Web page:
Antarctica21 Opens Private Club for Fly-and-Sail Expedition Guests

Adventure travel specialist Antarctica21 has opened its new Explorers House in Punta Arenas, Chile. Explorers House is designed for guests preparing to fly to Antarctica, skipping over the notoriously rough seas of the Drake Passage to join their ship directly at the "White Continent." Equipped with a range of amenities, it functions as an Antarctic-themed private club, providing guests with an environment where they can relax and meet fellow travelers, as well as attend pre-departure briefings.

Explorers House serves as a private gathering space where guests are greeted by members of the Antarctica21 team and enjoy the same service quality they receive aboard the company’s ships, Magellan Explorer and Ocean Nova.

Explorers House is a former warehouse that processed and exported wool in the early 20th century. Antarctica21 acquired the property in 2019. Chilean architect Pedro Kovacic and designer Enrique Concha led the conversion project, infusing it with the spirit of Patagonian pioneers and Antarctic explorers while incorporating contemporary elements.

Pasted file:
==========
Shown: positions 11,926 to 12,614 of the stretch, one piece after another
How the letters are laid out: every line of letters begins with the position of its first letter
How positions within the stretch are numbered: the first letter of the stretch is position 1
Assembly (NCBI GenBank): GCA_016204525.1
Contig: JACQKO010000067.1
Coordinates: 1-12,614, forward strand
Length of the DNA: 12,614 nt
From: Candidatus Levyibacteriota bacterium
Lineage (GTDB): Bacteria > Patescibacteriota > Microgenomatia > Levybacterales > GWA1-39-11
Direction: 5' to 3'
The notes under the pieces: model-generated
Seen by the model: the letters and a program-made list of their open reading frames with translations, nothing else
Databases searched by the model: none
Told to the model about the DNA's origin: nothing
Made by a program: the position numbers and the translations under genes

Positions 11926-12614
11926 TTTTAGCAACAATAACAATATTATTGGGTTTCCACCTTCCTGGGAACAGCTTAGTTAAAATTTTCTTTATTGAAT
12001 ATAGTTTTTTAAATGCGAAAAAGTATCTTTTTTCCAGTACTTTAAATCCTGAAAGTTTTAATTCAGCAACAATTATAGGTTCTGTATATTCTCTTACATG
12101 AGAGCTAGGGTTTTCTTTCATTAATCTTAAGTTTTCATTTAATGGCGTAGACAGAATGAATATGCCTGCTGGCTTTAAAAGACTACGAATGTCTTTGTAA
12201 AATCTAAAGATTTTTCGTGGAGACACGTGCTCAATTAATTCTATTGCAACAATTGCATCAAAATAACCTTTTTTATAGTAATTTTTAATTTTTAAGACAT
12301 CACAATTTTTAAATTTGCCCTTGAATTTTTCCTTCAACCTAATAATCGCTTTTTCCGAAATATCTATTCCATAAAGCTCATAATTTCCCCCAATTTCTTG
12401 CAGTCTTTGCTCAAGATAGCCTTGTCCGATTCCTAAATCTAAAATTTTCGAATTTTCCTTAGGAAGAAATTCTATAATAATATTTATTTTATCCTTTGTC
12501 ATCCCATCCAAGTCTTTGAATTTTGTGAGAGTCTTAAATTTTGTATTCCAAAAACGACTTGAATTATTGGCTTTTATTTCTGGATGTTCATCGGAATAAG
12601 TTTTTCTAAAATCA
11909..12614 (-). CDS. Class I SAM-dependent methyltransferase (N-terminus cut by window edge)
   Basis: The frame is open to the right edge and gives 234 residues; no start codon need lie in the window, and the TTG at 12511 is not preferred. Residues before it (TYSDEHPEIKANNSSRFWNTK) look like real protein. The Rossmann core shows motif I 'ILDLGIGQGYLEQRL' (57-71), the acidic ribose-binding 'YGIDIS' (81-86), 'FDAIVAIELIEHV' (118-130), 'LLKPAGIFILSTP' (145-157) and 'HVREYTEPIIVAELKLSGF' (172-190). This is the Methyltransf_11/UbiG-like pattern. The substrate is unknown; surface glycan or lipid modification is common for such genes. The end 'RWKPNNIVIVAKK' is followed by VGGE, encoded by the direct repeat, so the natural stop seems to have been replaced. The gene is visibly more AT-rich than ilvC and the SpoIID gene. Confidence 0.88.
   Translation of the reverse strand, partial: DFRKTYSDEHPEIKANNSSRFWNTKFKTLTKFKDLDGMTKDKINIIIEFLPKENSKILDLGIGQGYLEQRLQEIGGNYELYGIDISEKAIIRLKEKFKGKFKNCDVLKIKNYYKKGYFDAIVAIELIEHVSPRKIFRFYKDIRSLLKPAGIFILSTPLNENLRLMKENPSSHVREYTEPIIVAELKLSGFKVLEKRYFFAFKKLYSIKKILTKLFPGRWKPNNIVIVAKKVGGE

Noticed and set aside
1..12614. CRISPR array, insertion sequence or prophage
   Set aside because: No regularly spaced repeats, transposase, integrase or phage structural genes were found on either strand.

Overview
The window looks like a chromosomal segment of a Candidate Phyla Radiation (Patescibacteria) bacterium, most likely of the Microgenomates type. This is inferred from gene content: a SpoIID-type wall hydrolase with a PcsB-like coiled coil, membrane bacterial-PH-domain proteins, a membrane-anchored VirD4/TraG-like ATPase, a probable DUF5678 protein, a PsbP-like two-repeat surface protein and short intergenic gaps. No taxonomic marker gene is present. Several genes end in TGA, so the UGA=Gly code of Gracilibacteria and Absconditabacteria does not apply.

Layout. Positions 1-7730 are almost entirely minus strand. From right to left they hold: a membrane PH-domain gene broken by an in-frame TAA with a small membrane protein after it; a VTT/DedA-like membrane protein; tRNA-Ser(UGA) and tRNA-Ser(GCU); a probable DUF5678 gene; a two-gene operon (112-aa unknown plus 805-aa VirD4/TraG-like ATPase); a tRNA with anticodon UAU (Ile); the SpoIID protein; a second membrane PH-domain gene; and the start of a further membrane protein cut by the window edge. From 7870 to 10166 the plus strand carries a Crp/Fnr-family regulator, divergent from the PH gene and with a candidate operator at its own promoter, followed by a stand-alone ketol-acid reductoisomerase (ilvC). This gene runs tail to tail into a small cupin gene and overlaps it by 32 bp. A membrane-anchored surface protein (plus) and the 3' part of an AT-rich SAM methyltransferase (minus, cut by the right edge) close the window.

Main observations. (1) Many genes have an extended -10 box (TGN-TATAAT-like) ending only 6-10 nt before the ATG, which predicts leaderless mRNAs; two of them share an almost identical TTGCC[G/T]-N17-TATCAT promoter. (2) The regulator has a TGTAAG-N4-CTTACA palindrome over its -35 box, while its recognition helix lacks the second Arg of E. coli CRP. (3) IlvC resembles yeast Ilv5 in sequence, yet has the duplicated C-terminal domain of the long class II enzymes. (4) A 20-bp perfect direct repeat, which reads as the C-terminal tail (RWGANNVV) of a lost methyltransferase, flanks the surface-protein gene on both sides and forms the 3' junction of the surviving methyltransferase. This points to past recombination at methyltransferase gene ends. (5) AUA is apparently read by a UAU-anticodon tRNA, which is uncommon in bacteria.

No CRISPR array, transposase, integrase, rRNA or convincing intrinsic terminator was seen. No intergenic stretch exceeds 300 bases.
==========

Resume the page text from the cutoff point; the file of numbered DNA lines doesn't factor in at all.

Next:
Explorers House_Tere Pérez_Antarctica21
Theater-style presentation space (Tere Pérez/Antarctica21)

Originally made almost entirely of wood, the 21,500-square-foot building is now covered in an insulated shell of corrugated iron to protect it from the elements. Inside, the frame of the original structure, reinforced with new metalwork, remains visible and turquoise-colored floors evoke Antarctica’s icebergs. A skylight along the peak of the roof and large windows let in an abundance of natural light.

Spread over two levels, guest amenities include a reception area, restaurant serving regional Chilean cuisine, bar, coffee station, lounge space for 250 people, theater-style presentation space for 100 people, interactive touchscreens and live information screens, library, gear and gift shop, garden and restrooms.

Furthering Antarctica21’s commitment to sustainability, many of the building’s original materials were reused. Much of the upholstery is made of recycled industrial fibers, a solar panel system produces electricity and heat through radiant floors, and rainwater is harvested for use in the restrooms.

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